"...Masks is a great cover for what he really doesn't want to talk about, the over a million and a half people that he has left unemployed, the thousands of businesses that have been shut up, the thousands of businesses that will never reopen again, suicide and addiction, drug addiction, alcohol addiction, and anxiety, depression, you name it, that's wreaking havoc on our state, all over from one end of North Carolina, to the next. So there's a lot of things in Governor Cooper's record that he just doesn't want to tell you so he spends a lot of time talking about masks..."


According to the National Institute on Money in State Politics (>),
the race was not competitive financially; Cooper outraised Forest by $40.3 million to $11.6 million.
 

Cooper won with a plurality of 248,185 votes (4.51%), but Republicans achieved successes in other races.  Trump carried the state's 15 electoral votes with a plurality of 74,483 votes (1.34%) and Tilllis won by 95,663 votes (1.75%). 
Moore carried four counties also carried by Trump—Granville, Lenoir, Martin and Scotland.  Other statewide races were close as well.  Ultimately, in addition to the office of Governor, Democrats won Attorney General, Auditor and Secretary of State, while Republicans won Lt. Governor, Commissioners of Agriculture, Insurance and Labor, Superintendent of Public Instruction and Treasurer.  Republicans swept the three Supreme Court races and five Court of Appeals races, winning the Supreme Court Chief Justice seat by just 401 votes.  Republicans also thwarted efforts by Democrats and their allies to gain control of one or both chambers of the State Legislature.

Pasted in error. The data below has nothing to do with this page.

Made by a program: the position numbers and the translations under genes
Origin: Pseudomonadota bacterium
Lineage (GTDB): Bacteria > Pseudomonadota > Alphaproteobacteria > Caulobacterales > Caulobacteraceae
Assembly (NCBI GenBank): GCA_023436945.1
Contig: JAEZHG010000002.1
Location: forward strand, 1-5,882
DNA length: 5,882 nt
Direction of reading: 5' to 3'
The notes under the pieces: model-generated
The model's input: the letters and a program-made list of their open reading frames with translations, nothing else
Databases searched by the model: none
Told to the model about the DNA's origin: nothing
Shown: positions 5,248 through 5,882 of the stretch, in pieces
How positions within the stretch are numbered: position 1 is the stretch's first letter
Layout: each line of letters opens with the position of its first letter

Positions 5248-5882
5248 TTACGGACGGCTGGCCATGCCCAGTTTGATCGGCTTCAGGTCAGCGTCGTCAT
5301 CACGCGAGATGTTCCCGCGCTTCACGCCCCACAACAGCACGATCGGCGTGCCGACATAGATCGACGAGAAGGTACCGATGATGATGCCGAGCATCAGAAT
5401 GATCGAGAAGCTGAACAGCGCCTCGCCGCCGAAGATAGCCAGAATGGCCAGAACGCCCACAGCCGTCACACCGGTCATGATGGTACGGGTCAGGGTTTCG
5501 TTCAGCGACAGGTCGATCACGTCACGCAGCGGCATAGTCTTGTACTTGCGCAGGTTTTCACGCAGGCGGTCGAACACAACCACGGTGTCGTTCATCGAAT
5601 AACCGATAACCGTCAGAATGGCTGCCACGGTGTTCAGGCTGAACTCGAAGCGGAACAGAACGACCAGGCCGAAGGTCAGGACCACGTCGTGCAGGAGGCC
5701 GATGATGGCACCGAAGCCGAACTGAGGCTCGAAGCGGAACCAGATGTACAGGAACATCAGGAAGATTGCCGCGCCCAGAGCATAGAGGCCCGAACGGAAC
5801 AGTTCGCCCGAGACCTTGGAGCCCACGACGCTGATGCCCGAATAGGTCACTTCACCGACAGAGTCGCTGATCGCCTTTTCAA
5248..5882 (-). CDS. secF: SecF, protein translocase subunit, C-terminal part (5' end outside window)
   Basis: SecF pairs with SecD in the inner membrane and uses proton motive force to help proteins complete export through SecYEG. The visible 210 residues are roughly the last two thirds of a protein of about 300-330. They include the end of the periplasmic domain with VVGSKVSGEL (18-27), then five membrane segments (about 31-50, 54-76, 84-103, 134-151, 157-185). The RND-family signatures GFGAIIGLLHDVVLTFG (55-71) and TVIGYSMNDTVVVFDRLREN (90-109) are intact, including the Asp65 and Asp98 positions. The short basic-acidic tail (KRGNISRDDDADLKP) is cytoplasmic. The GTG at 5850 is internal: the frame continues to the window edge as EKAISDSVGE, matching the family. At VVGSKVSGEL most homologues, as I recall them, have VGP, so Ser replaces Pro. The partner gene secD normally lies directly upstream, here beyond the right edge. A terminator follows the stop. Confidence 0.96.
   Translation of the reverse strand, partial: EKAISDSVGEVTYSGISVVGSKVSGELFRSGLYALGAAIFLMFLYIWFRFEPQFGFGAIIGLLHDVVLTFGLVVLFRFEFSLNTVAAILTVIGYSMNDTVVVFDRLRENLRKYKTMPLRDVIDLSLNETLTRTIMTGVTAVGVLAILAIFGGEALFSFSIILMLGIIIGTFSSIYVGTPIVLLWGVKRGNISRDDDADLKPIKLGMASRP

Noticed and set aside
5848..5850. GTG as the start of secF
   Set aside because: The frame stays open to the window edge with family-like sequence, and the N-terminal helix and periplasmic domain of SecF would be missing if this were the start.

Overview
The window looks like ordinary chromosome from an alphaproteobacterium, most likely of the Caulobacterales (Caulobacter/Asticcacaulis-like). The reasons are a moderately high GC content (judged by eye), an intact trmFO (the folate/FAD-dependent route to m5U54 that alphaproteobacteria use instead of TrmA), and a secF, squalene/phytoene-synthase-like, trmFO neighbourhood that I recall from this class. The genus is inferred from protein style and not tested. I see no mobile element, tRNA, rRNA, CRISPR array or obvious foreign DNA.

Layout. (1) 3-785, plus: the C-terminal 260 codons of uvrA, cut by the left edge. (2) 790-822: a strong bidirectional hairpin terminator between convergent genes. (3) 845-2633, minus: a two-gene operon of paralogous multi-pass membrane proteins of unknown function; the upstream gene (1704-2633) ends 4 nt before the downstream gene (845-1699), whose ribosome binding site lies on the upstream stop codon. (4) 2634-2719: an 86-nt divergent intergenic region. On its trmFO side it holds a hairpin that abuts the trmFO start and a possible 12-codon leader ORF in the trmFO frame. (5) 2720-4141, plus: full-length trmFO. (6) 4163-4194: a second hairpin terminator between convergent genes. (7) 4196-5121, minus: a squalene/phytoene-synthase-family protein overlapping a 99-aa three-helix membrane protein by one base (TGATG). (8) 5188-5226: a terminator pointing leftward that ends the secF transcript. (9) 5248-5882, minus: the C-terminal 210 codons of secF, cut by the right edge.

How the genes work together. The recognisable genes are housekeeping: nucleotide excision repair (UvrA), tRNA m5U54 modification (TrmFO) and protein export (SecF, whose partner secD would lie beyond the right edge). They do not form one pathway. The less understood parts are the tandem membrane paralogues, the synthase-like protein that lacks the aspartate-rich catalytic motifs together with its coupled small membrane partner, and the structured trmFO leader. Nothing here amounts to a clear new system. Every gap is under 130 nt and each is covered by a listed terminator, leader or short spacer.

Of the two third party candidates, Libertarian Steven DiFiore ran a well organized campaign highlighting an interesting mix of specific  proposals—including reforms to occupational licensing laws, Certificate of Need laws, and North Carolina's Alcoholic Beverage Control Commission—and broader themes including people's need to earn a living during the pandemic and local control.  Excluded from the debate and often ignored in media coverage, Fiore managed a bit over 1 percent of the vote.


Campaign Managers
:
Roy Cooper: Trey Nix

Principal at Lamar Street Communications.   Campaign director for the Democratic Governors Association in the 2018 cycle. Campaign manager on Roy Cooper's 2016 win over Gov. Pat McCrory.  Campaign manager on U.S. Sen. Mark Warner's (VA) 2014 re-election campaign.  Campaign manager on Aneesh Chopra's 2013 campaign for lieutenant governor of Virginia.  Campaign manager on Paul Hirschbiel's challenge to U.S. Rep. Scott Rigell in VA-2 in 2012.  Originally from Alabama.

Dan Forest: Hal Weatherman
Former chief of staff to Lt. Gov. Dan Forest and campaign manager of his 2012 and 2016 campaigns.  Long-time chief of staff to U.S. Rep. Sue Myrick; ran eight of Myrick's re-election campaigns. Master's degree in communications from Wheaton College, 1993; B.A. in religion from Wake Forest University, 1991.